Copy or clone a data factory in Azure Data Factory
APPLIES TO: Azure Data Factory
This article describes how to copy or clone a data factory in Azure Data Factory.
Use cases for cloning a data factory
Here are some of the circumstances in which you may find it useful to copy or clone a data factory:
Move Data Factory to a new region. If you want to move your Data Factory to a different region, the best way is to create a copy in the targeted region, and delete the existing one.
Renaming Data Factory. Azure doesn't support renaming resources. If you want to rename a data factory, you can clone the data factory with a different name, and delete the existing one.
Debugging changes when the debug features aren't sufficient. In most scenarios, you can use Debug. In others, testing out changes in a cloned sandbox environment makes more sense. For instance, how your parameterized ETL pipelines would behave when a trigger fires upon file arrival versus over Tumbling time window, may not be easily testable through Debug alone. In these cases, you may want to clone a sandbox environment for experimenting. Since Azure Data Factory charges primarily by the number of runs, a second factory doesn't lead to any additional charges.
How to clone a data factory
As a prerequisite, first you need to create your target data factory from the Azure portal.
If you are in GIT mode:
- Every time you publish from the portal, the factory's Resource Manager template is saved into GIT in the adf_publish branch
- Connect the new factory to the same repository and build from adf_publish branch. Resources, such as pipelines, datasets, and triggers, will carry through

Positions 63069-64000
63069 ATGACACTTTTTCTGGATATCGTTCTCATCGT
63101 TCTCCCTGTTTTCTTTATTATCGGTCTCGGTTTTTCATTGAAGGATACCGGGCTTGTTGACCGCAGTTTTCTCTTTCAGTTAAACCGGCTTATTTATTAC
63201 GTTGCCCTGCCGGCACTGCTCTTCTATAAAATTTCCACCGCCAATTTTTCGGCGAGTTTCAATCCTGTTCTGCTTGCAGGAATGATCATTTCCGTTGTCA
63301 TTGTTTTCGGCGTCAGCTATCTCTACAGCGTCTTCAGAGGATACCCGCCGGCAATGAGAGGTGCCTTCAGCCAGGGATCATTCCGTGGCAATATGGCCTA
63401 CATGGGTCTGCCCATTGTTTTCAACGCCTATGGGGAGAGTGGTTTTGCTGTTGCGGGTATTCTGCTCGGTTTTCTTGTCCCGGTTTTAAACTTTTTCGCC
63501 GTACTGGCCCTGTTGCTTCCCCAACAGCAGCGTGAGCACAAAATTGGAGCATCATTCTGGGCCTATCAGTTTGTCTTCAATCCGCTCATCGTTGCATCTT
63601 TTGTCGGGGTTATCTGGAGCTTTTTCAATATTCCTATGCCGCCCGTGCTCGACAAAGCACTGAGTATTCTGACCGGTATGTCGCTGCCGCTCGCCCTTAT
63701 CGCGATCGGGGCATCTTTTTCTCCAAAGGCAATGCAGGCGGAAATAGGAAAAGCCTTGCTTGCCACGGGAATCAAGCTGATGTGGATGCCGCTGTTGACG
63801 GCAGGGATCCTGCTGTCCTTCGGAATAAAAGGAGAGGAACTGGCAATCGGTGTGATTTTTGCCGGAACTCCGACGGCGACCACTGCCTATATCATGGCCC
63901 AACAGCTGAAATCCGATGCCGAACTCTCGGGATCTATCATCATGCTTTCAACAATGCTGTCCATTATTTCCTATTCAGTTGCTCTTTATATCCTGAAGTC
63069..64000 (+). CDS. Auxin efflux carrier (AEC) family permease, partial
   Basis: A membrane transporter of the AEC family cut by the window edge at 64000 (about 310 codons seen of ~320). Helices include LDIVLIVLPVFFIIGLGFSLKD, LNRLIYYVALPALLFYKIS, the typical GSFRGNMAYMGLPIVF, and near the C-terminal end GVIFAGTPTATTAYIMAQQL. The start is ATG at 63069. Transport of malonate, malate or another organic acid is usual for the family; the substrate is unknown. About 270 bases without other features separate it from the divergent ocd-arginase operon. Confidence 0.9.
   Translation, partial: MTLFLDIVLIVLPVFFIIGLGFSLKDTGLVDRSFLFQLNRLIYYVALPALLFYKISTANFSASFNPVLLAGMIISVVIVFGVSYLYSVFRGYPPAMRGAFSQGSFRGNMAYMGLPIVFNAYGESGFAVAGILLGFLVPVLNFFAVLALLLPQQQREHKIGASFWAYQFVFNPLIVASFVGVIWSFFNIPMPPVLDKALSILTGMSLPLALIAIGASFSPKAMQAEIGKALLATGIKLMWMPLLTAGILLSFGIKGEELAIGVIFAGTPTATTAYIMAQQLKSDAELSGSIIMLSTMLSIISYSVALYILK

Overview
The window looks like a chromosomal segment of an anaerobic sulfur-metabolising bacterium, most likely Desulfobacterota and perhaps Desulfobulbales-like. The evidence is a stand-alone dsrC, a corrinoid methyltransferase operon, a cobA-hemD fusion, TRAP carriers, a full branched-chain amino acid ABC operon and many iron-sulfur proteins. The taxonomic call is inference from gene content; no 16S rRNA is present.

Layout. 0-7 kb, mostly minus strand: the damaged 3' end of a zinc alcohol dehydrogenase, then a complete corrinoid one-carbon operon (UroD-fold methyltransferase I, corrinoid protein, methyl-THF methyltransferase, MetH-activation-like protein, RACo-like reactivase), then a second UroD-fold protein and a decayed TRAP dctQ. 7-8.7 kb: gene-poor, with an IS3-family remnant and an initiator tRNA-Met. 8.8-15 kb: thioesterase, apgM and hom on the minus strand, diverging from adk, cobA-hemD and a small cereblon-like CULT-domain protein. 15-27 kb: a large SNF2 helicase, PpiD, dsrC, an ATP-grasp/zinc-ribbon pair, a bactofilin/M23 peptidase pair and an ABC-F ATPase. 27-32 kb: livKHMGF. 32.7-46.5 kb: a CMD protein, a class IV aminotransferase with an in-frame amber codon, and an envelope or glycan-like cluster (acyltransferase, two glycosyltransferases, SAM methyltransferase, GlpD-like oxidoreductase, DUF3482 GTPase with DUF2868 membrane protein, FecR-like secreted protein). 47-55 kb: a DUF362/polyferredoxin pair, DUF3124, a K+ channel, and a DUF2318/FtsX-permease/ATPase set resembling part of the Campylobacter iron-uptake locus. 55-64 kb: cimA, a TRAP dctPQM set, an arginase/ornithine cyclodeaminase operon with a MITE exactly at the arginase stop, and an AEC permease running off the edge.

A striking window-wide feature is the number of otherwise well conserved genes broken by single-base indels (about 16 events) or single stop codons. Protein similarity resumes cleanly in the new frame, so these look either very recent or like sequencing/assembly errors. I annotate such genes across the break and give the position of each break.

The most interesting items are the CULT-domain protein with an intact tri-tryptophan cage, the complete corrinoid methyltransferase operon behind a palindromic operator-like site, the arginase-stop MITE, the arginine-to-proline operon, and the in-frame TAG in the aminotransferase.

If you are in Live mode:
- Data Factory UI lets you export the entire payload of your data factory into a Resource Manager template file and a parameter file. They can be accessed from the ARM template \ Export Resource Manager template button in the portal.
- You may make appropriate changes to the parameter file and swap in new values for the new factory
- Next, you can deploy it via standard Resource Manager template deployment methods.
If you have a SelfHosted IntegrationRuntime in your source factory, you need to precreate it with the same name in the target factory. If you want to share the SelfHosted Integration Runtime between different factories, you can use the pattern published here on sharing SelfHosted IR.
For security reasons, the generated Resource Manager template won't contain any secret information, for example passwords for linked services. Hence, you need to provide the credentials as deployment parameters. If manually inputting credential isn't desirable for your settings, please consider retrieving the connection strings and passwords from Azure Key Vault instead. See more
Review the guidance for creating a data factory in the Azure portal in Create a data factory by using the Azure Data Factory UI.